All rooms have sleek modern furniture and large flat-screen TVs
A breakfast buffet, an upscale restaurant, and a bar
On-site fitness center
Small spa with several treatment rooms, hydrotherapy rooms, and a sauna
8 meeting rooms
Showers lack full shower wall or curtain
Twin rooms feature two twin beds pushed together (common in Lisbon)
Fee for Wi-Fi
The 295-room VIP Grand Lisboa is a mid-range hotel outside of Lisbon's city center. Though tourists may not love the location -- unless they are visiting the nearby bull ring -- the hotel attracts numerous business travelers who are working in the area and want close proximity to the airport. Hotel features include eight meeting rooms, a small spa, a fitness center, and a rooftop pool. There are also two restaurants, one serving a breakfast buffet and the other serving lunch and dinner in an upscale setting with dim lighting. Rooms are contemporary; all have sleek, dark wood furniture and large flat-screen TVs, but they are on the small side, and the lack of full shower wall or curtain makes it difficult to bathe (there is a privacy shade for the glass wall the shower shares with the room, at least). All in all, this hotel is a solid upscale option for those who do not need to stay in the city center (a metro stop is just a three-minute walk away).
The VIP Grand Lisboa is located in Campo Pequeno, a neighborhood removed from the city center of Lisbon. People stay in this area to visit the Campo Pequeno bull ring, to be close to the airport, or to save money on accommodations outside of the city.
Lisbon, the capital of Portugal, is a beautiful, colorful city overlooking the Atlantic. Like Rome and San Francisco, Lisbon is a city built on seven hills; but it has an Athens-like vibe with white-washed, red-roofed buildings, a fishing community, and laid-back people. Though many buildings were destroyed in the Great Earthquake of 1755, Lisbon still has a rich history (including historic buildings and cobblestone streets).
Originally referred to as the "eighth wonder of the world," Lisbon was a major importer of exotic goods from Europe and Asia. But nowadays, Lisbon can be overlooked due to the popularity of the quaint, seaside beach towns nearby. But those who love the city can tell visitors the many things they miss when skipping over Lisbon; it is a city of iconic historic buildings (such as St. George's Castle), extensive museums, and fabulous shopping -- particularly for gold, silver, and antiques.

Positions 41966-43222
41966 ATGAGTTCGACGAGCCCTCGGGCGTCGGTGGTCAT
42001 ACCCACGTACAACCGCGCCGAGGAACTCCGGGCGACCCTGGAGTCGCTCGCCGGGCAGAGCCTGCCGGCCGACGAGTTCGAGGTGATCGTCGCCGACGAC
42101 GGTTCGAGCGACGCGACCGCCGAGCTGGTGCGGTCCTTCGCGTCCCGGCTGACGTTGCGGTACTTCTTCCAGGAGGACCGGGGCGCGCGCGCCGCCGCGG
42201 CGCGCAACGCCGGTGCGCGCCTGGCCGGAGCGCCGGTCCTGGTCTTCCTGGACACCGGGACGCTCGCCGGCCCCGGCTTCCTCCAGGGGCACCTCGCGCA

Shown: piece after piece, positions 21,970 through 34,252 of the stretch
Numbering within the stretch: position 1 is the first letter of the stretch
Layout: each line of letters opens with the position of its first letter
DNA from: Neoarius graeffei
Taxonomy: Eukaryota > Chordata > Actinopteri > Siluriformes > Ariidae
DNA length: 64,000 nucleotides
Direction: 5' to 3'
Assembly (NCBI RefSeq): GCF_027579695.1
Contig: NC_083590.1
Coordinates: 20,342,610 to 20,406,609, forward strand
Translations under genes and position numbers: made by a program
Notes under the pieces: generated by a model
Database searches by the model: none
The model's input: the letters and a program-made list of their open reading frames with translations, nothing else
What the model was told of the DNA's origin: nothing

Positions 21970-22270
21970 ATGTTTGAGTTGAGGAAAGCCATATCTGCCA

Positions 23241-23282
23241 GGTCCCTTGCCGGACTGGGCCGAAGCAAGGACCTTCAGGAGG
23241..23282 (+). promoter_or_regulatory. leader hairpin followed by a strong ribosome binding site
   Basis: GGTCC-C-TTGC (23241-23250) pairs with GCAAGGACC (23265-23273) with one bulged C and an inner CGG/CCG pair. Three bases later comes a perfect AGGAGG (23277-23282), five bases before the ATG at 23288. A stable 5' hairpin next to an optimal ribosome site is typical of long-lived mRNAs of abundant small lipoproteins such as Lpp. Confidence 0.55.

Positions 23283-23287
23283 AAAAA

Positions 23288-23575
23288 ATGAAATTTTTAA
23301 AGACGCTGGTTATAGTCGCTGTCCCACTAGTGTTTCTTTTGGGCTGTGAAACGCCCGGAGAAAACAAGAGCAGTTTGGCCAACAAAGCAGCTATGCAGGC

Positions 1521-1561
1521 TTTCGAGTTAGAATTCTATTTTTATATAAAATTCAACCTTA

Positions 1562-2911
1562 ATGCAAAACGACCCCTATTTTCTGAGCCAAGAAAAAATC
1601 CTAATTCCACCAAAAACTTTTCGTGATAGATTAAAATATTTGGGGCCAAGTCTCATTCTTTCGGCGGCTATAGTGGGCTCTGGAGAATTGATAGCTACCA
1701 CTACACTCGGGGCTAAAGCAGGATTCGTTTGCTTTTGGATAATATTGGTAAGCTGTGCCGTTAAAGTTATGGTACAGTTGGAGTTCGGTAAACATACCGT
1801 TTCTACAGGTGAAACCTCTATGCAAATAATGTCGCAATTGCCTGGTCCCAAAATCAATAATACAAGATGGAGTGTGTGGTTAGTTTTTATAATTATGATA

11-minute drive to Lisbon Portela Airport, or 25 minutes via public transportation
3-minute walk to the Campo Pequeno metro station
6-minute walk to the Campo Pequeno bull ring
12-minute drive to Chiado, the main shopping district, or 15 minutes via public transportation
8-minute drive to Avenida de Liberdade, Lisbon's main artery lined by high-end shops, or 9 minutes via public transportation
11-minute drive to Santa Justa historic elevator with great views, or 24 minutes via public transportation
11-minute drive to Rossio, a main square, or 10 minutes via public transportation
12-minute drive to to Barrio Alto, or 21 minutes via public transportation
13-minute drive to Baxia, or 16 minutes via public transportation
14-minute drive to the Museum of Ancient Art, or 18 minutes via public transportation
14-minute drive to Casa dos Bicos, or 19 minutes via public transportation
14-minute drive to St. George's Castle, or 32 minutes via public transportation
14-minute drive to Alfama, or 25 minutes via public transportation
15-minute drive to the Coach Museum, the largest museum of royal vehicles in the world, or 38 minutes via public transportation
17-minute drive to Jeronimos Monastery, or 41 minutes via public transportation
18-minute drive to Belem Tower, or 45 minutes via public transportation
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